Another change that first brought war to its extremes, and then rendered it -- in Schell’s view -- impracticable, was the emergence of what he calls “people’s wars” -- armed popular movements that spoiled the military game by simply refusing to acknowledge defeat. As the precursor of this new form of warfare, Schell mentions Spanish resistance to Napoleon’s conquest. Its perfect form was probably Mao Tse-tung’s Chinese peasant army during World War II. The novelty was not partisan warfare, which existed before, but mass political mobilization of civilians that rendered support to guerrillas and made them practically undefeatable. As demonstrated late in Vietnam and Afghanistan, this strategy allowed poor, technologically backward nations and limited numbers of poorly armed warriors to withstand and repel giants like the United States or the Soviet Union. The price, Schell writes, was the thorough militarization of politics and the turning of civilians, including women and children, into semi-combatants and victims. The military regime imposed on civilians usually continued after the end of hostilities.

Schell convincingly argues that both nuclear armaments and “people’s wars,” while marking two extremes of physical violence, at the same time largely reduced war’s political payback. They also “dematerialized” military power. Actual fighting, whenever it occurred, was meant less to produce tangible material results and more to communicate the will of the opponents. The obvious costs and dangers of this method of communication, says Schell, were the signal that the “war system” has been damaged beyond repair. At the end of the 20th century, writes the author, “violence, always a mark of human failure and a bringer of sorrow, has now also become dysfunctional as a political instrument.”

The collapse of the Soviet bloc and the unraveling of the bipolar balance of nuclear powerlessness did not, in Schell’s view, restore the old system of balance of power, arms races and alliances. The availability of modern technologies led to unprecedented proliferation of weapons of mass destruction, especially nuclear arms, which came within reach of scores of new countries. This, in Schell’s opinion, created a highly unstable, irrational and dangerous situation. The response of the United States was to try to bring some order into the chaos by using its unique hegemonic advantage. In other words, says Schell, America seeks to act as a pacifying empire ready to wage fast, limited “disarmament wars,” the first of which we have just witnessed in Iraq.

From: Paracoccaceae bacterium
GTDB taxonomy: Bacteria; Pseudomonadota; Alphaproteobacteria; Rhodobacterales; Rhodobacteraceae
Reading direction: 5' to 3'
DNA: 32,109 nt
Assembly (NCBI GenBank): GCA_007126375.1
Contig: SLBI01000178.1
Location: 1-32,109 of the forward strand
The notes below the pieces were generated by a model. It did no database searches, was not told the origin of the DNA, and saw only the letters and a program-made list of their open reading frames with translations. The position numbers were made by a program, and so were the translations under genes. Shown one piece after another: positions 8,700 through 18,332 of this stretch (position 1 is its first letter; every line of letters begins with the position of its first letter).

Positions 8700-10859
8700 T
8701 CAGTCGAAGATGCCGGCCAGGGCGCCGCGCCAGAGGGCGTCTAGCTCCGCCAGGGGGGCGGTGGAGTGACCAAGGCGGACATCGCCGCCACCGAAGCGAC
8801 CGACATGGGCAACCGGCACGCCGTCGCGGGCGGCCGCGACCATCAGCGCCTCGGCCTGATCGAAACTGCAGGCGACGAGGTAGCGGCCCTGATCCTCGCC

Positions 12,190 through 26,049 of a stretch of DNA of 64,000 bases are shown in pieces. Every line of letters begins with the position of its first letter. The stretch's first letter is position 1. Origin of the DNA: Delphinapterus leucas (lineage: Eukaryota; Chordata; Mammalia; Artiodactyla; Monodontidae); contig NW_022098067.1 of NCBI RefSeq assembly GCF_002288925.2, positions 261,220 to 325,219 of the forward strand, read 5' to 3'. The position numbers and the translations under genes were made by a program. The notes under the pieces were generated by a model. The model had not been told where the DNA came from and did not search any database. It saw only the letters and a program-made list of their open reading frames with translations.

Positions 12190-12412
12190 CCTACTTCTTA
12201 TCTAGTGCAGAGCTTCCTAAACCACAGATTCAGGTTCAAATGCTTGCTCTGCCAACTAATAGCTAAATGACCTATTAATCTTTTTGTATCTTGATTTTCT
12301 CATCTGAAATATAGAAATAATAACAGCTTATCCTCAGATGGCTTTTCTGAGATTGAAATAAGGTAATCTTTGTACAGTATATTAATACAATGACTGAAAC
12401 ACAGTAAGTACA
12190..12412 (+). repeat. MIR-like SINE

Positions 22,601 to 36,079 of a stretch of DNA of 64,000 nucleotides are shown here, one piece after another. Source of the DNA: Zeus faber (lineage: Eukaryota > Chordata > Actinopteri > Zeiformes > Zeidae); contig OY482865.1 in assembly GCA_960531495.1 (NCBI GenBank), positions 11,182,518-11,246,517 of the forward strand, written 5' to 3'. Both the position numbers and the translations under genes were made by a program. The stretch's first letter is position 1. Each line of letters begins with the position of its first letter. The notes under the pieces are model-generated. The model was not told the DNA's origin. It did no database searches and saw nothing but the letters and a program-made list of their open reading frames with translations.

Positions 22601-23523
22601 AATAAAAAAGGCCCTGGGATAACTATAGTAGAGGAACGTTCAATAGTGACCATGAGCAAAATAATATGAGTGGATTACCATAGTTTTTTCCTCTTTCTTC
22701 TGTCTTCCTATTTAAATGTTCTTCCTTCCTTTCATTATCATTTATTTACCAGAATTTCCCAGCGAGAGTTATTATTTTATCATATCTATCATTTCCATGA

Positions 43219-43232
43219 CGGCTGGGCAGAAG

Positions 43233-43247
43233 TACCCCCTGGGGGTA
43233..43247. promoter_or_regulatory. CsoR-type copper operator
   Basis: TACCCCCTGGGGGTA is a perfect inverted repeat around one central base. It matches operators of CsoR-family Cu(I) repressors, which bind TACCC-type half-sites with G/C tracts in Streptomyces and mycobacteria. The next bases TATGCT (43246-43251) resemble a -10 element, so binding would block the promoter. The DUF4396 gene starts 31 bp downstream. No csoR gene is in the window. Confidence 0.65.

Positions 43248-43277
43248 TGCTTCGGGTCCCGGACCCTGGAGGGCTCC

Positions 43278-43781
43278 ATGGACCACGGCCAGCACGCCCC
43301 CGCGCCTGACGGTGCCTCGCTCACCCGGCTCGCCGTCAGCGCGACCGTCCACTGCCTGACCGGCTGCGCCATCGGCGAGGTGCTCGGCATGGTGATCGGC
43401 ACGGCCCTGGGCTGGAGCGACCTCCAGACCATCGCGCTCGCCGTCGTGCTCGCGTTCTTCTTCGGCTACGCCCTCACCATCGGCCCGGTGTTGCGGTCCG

In Schell’s view, this is the latest attempt to use coercive power in order to maintain peace in the world. Should it succeed, it might indeed result in a period of Pax Americana similar to the times of relative calm during the apex of the Roman Empire. Yet Schell believes the United States will almost certainly fail in this endeavor, and if it insists on following the imperial path, it may bury the chance of more durable peace based on multinational cooperation. Policing the whole world may prove too daunting a task even for the United States because running an empire, even a benevolent one, involves forcefully curtailing other people’s freedom -- a proposition that in our times is likely to trigger sustained resistance. Besides, an empire must not only suppress enemies but also create economic and administrative institutions applicable to highly diverse cultures and traditions, and in Schell’s view America’s record in this area -- in what we call today “nation building” -- is less then stellar.

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In addition, America’s unquestionable military advantage may in fact accelerate the run to obtain nuclear arms -- as is apparently happening with North Korea, and possibly Iran -- because “the bomb” is the cheapest, perhaps the only, way to give the hegemonist pause. In addition, Schell points out that whenever republics became involved in imperial enterprises -- and they did it even more eagerly than monarchies or tyrannies -- the empire eventually destroyed the republic. Republican might deployed in the world in the empire-building frenzy, he says, “not only creates nightmares for other nations but recoils upon its possessors, extinguishing the freedom from which it arose.” One may comment that America has probably more reason to trust the resilience of its democratic institutions and the republican instinct of its citizens than did ancient Athens and Rome, 17th century Holland or even 19th century Britain. Still, it would be wise to keep historical precedents in mind.

If rational application of violence can no longer save us from random or accidental violence, what can? Having outlined the bankruptcy of the “war system,” Schell proceeds to demonstrate that the unending river of historical violence was accompanied by a more discrete yet significant stream of nonviolent cooperative action, which in fact accounts for most of the positive breakthroughs in human history. The foundations of British liberal rule were laid in 1688 during the battle of Salisbury Field -- the battle that famously did not take place because William of Orange, despite his advantage, wanted to negotiate the English crown rather than claim it by force. Schell argues also, following John Adams, that the real American Revolution was achieved mostly by peaceful means and was complete before the Revolutionary War, which was simply a defensive war against British counterrevolutionary intervention.